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103880647 story GNU is Not Unix Microsoft Apple

Richard Stallman Calls Open Source Movement 'Amoral', Criticizes Apple And Microsoft For 'Censoring' App Installation (newleftreview.org) 237

Posted by EditorDavid on Saturday October 27, 2018 @09:34PM from the not-coming-along-and-sharing-the-software dept. Richard Stallman recently gave a 9,000-word interview in which he first reminisces about his early days at MIT's AI Lab where he "found something worth being loyal to" -- and then assesses how things have played out. Open source is an amoral, depoliticized substitute for the free-software movement... [I]t's not the name of a philosophy -- it refers to the software, but not to the users. You'll find lots of cautious, timid organizations that do things that are useful, but they don't dare say: users deserve freedom. Like Creative Commons, which does useful, practical work -- namely, preparing licences that respect the freedom to share. But Creative Commons doesn't say that users are entitled to the freedom to share; it doesn't say that it's wrong to deny people the freedom to share. It doesn't actively uphold that principle.

Of course, it's much easier to be a supporter of open source, because it doesn't commit you to anything. You could spend ten minutes a week doing things that help advance open source, or just say you're a supporter -- and you're not a hypocrite, because you can't violate your principles if you haven't stated any. What's significant is that, in their attempt to separate our software from our ideas, they've reduced our ability to win people over by showing what those ideas have achieved...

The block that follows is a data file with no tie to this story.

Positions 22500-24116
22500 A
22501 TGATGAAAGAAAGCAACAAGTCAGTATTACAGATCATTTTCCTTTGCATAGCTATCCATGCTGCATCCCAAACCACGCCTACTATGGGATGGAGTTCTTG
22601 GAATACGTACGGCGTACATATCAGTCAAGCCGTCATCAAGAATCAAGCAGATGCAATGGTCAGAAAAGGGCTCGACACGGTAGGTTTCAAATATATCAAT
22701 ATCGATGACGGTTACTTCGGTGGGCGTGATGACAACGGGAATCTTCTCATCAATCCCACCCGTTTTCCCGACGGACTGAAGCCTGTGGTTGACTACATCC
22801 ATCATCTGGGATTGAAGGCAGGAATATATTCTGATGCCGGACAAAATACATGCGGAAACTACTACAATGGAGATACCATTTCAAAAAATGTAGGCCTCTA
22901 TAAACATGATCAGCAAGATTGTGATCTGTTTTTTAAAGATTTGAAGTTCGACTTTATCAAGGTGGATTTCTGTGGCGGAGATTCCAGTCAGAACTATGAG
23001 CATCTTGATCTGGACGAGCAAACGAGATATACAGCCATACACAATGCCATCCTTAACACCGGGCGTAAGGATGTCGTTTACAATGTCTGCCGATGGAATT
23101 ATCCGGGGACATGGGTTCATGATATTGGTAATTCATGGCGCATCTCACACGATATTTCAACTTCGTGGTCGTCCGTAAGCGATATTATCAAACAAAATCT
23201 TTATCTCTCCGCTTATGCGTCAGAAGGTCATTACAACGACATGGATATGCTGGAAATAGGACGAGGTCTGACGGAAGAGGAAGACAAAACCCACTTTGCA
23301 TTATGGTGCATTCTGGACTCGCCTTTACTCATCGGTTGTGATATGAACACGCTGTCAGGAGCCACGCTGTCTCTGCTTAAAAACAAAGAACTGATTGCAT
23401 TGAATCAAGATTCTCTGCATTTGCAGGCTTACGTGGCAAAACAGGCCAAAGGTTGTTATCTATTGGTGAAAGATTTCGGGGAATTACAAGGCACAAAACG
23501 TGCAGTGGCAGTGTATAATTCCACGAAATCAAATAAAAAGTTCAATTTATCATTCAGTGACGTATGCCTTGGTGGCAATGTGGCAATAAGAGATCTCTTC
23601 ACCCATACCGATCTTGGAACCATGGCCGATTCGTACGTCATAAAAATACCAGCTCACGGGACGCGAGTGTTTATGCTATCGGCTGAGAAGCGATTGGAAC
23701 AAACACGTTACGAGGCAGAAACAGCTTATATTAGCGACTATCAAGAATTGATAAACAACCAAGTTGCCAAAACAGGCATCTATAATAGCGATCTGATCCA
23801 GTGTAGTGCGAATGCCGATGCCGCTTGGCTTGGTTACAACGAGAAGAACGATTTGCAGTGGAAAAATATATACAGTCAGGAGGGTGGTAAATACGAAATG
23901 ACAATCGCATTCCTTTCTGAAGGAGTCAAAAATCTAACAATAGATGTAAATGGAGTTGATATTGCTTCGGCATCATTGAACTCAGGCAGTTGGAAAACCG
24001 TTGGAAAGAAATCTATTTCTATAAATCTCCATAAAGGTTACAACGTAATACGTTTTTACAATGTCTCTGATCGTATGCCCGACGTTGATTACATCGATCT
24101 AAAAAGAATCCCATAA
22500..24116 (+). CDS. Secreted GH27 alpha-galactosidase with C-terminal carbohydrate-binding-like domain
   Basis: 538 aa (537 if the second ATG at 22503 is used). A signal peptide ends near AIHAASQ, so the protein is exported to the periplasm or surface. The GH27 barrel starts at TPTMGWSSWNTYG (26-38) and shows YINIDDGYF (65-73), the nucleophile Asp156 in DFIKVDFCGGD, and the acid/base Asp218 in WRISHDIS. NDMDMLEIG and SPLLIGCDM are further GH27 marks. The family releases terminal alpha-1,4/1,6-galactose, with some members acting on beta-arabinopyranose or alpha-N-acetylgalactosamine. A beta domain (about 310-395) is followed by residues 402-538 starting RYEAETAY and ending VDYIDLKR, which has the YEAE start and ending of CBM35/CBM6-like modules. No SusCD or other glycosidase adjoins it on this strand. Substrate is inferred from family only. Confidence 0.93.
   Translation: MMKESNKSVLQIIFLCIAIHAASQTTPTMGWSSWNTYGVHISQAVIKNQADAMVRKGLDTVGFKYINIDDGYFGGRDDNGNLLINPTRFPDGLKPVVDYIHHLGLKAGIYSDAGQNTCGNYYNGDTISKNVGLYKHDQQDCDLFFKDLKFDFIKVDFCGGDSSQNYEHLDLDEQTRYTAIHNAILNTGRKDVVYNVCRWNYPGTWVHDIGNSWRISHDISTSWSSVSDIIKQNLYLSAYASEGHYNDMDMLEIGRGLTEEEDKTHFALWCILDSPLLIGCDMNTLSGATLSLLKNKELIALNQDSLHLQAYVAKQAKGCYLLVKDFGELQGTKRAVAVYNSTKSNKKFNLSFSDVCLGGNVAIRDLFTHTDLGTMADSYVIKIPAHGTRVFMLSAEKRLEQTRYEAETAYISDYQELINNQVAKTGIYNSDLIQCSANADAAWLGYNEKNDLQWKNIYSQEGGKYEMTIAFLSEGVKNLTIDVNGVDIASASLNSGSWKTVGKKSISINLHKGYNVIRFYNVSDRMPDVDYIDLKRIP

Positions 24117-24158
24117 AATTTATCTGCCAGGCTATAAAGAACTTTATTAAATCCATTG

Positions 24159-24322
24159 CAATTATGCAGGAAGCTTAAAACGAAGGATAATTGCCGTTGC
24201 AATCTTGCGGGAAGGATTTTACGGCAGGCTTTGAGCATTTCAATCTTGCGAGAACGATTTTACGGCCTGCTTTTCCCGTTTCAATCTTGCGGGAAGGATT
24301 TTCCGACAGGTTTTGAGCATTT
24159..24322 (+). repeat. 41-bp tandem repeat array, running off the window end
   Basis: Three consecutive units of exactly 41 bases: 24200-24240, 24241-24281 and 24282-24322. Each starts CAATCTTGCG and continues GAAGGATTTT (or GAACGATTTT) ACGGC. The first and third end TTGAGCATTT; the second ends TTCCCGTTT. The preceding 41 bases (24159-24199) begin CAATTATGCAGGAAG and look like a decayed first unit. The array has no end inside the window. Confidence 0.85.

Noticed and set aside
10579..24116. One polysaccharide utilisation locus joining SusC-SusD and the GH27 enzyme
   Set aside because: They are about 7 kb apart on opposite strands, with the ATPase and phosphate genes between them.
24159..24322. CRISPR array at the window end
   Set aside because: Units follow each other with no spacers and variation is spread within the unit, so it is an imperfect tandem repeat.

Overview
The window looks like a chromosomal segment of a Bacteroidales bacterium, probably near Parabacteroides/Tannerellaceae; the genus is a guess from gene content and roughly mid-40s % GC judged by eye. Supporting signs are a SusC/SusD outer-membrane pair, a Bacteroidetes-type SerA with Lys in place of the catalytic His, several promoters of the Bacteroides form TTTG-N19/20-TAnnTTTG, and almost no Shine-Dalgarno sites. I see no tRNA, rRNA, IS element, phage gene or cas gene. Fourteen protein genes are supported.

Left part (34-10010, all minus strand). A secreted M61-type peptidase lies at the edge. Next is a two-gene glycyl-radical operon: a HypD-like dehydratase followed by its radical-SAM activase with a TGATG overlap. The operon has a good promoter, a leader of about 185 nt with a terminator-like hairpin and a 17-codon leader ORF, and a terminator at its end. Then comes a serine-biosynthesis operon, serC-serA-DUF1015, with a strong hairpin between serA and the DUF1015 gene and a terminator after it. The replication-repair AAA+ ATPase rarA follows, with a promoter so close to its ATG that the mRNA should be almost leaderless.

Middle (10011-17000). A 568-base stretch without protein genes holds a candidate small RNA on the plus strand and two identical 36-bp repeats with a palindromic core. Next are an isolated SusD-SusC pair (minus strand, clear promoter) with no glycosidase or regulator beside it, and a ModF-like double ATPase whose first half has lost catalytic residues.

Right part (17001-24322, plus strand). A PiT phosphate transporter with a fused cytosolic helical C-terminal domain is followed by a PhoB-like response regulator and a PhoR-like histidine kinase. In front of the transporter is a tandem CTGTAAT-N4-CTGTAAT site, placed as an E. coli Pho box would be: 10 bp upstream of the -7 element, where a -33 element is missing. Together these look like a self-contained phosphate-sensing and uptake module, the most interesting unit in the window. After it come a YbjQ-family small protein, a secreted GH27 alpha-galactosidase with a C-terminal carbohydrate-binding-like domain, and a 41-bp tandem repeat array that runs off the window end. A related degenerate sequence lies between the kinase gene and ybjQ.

For a long time, Microsoft was the main enemy of users' freedom, and then, for the past ten years or so, it's been Apple. When the first iThings came out, around 2007, it was a tremendous advance in contempt for users' freedom because it imposed censorship of applications -- you could only install programs approved by Apple. Ironically, Apple has retreated from that a little bit. If a program is written in Swift, you can now install it yourself from source code. So, Apple computers are no longer 100 per cent jails. The tablets too. A jail is a computer in which installation of applications is censored. So Apple introduced the first jail computer with the iPhone. Then Microsoft started making computers that are jails, and now Apple has, you might say, opened a window into the jail -- but not the main door.
Stallman cites free-software alternatives to Skype like Linphone, Ekiga, and xJitsi, and also says he's In favor of projects like GNU social, a free software microblogging server, and the distributed social networking service Diaspora. "I know they're useful for other people, but it wouldn't fit my lifestyle. I just use email." In fact, he calls mobile computing one of the three main setbacks of the free-software movement. "[P]hones and tablets, designed from the ground up to be non-free. The apps, which tend now to be non-free malware. And the Intel management engine, and more generally the low-level software, which we can't replace, because things just won't allow us to do so....

"[P]eople in the software field can't avoid the issue of free versus proprietary software, freedom-respecting versus freedom-trampling software. We have a responsibility, if we're doing things in the software field, to do it in a way that is ethical. I don't know whether we will ever succeed in liberating everyone, but it's clearly the right direction in which to push."

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